Lena Dunham was recently spotted walking with a cane due to an Ehlers-Danlos syndrome flare-up

By Jodi Guglielmi Mary Park
November 05, 2019 09:57 AM

Jemima Kirke is proud of her friend.

Days after Lena Dunham was spotted walking with a cane due to an Ehlers-Danlos syndrome flare-up, Kirke praised her close friend and former Girls costar for being so open about her health struggles.

“People need to understand that the only thing that really stands between anyone and success is their health, and that’s what Lena’s talking about now,” Kirke told PEOPLE at the Tribeca Chanel Women’s Filmmaker Program Luncheon in New York City on Monday. “She’s not talking about her looks or her social life or her love life, she’s talking about the only real thing that can stand between a woman and her dreams and that’s her health. And that’s the thing that she struggles with every day.”

“She always strives to express how normal she is, which I think is really important and really refreshing in this celebrity culture,” Kirke added at the 5th annual event that brings together women in entertainment, hosted by Chanel and Jane Rosenthal, CEO of Tribeca Enterprises.

Lena Dunham (left) and Jemima Kirke

Last Friday, Dunham, 33, was leaving a doctor’s appointment in Los Angeles when paparazzi photographed her holding a cane. The actress decided to address her situation directly and shared the photo on Instagram to explain that she’s struggling with Ehlers-Danlos syndrome, a rare disorder that causes weak and painful joints, and loose skin.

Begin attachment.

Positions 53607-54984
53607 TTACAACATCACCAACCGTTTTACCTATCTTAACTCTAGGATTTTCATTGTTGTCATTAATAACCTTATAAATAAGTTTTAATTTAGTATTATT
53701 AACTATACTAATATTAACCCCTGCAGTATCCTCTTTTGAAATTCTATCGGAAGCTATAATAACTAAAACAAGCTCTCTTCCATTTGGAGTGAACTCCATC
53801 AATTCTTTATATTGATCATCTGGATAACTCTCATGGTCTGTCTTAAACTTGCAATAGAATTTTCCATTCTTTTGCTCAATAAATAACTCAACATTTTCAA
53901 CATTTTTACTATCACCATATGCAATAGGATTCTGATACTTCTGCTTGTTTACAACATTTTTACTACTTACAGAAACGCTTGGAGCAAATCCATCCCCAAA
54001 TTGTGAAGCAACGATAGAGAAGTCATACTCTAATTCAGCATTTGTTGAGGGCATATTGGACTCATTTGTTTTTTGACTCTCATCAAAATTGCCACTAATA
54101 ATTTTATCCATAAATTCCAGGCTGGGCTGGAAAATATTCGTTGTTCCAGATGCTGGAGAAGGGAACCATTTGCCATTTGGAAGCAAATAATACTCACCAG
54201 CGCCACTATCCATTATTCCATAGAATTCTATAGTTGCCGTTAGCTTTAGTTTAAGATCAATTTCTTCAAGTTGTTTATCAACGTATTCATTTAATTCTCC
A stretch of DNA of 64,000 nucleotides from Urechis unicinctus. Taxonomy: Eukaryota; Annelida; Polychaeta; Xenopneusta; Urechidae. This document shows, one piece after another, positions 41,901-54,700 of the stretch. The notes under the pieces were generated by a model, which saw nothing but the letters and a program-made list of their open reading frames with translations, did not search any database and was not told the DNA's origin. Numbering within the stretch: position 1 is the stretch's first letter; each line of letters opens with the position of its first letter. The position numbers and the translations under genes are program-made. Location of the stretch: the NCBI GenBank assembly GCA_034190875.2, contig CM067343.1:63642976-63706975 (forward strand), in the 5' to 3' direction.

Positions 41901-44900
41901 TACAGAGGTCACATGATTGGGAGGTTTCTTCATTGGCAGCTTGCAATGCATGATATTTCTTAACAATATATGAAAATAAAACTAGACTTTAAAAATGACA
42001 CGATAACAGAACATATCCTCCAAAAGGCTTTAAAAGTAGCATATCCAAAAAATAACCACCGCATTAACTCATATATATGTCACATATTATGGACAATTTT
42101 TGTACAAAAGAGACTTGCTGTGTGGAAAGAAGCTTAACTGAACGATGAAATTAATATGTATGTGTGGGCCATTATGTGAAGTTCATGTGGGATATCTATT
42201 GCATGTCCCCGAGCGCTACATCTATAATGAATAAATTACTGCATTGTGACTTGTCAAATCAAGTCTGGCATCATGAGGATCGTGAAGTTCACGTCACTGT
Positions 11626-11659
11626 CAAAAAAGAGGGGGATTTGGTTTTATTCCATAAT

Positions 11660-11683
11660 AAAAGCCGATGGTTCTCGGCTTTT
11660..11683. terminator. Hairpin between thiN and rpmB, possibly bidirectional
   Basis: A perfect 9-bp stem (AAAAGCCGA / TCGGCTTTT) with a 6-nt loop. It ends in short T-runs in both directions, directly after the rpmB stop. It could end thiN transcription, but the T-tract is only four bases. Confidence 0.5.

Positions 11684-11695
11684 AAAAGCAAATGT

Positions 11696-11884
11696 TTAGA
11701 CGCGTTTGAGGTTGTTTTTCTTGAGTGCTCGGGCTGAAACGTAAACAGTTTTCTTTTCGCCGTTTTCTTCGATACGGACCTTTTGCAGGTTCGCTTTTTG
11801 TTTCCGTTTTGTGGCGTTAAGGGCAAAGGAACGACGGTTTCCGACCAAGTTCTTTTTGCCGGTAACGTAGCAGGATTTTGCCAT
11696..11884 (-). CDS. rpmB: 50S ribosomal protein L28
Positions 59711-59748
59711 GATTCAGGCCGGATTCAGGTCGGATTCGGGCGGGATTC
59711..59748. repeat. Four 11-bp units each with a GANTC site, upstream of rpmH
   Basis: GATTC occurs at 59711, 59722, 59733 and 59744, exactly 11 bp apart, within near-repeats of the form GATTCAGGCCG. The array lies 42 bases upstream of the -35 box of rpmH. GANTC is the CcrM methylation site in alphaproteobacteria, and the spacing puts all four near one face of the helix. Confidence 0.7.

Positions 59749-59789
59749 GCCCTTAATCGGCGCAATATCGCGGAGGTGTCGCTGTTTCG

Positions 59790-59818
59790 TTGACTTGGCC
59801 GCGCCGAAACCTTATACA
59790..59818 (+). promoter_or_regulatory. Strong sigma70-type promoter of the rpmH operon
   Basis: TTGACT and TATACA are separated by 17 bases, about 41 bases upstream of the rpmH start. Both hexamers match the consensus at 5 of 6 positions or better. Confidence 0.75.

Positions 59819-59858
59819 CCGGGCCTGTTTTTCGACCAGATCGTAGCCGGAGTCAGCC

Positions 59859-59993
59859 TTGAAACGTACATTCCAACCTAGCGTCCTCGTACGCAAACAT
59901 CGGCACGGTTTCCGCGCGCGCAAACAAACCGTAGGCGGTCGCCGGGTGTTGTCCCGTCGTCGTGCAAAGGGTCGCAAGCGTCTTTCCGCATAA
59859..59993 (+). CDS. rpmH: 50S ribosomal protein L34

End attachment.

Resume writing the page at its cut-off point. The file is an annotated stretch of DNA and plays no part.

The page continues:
“The truth is just: This is what life is like when I’m struggling most with chronic illness,” she wrote. “An Ehlers-Danlos syndrome flare means that I need support from more than just my friends… so thank you, sweet cane!”

RELATED: Lena Dunham Reflects on Her Time in Rehab: ‘Getting Sober Changed My Life’

Lena Dunham
TheImageDirect.com

Dunham said that choosing to use a cane was a big step.

“For years, I resisted doing anything that would make my physical situation easier, insisting that a cane would ‘make things weird.’ But it’s so much less weird to actually be able to participate than to stay in bed all day,” she said.

On Monday, Kirke said her friend was doing “great” and commended her use of the cane, as well.

“It looks like a nice way to get around,” she told PEOPLE. “I think it looks cool on her.”

Jemima Kirke
Craig Barritt/WireImage

Between her Ehlers-Danlos syndrome and endometriosis, Dunham is innately familiar with life with a chronic illness. In Nov. 2017, after years of endometriosis pain, she underwent a full hysterectomy to remove her uterus. She later had her left ovary removed as well to address lingering pain, and during her recovery, Dunham said she developed a “dependency” to the anti-anxiety medication Klonopin.

In April, after going to rehab, she celebrated one year of sobriety.

“Sobriety hasn’t fixed my world. Life is still challenging — that’s the nature of the game,” she wrote on Instagram. “But every day I am surprised by the richness and depth of, well, reality. I don’t need to escape this beautiful carnival. Instead, I’m on the ride.”

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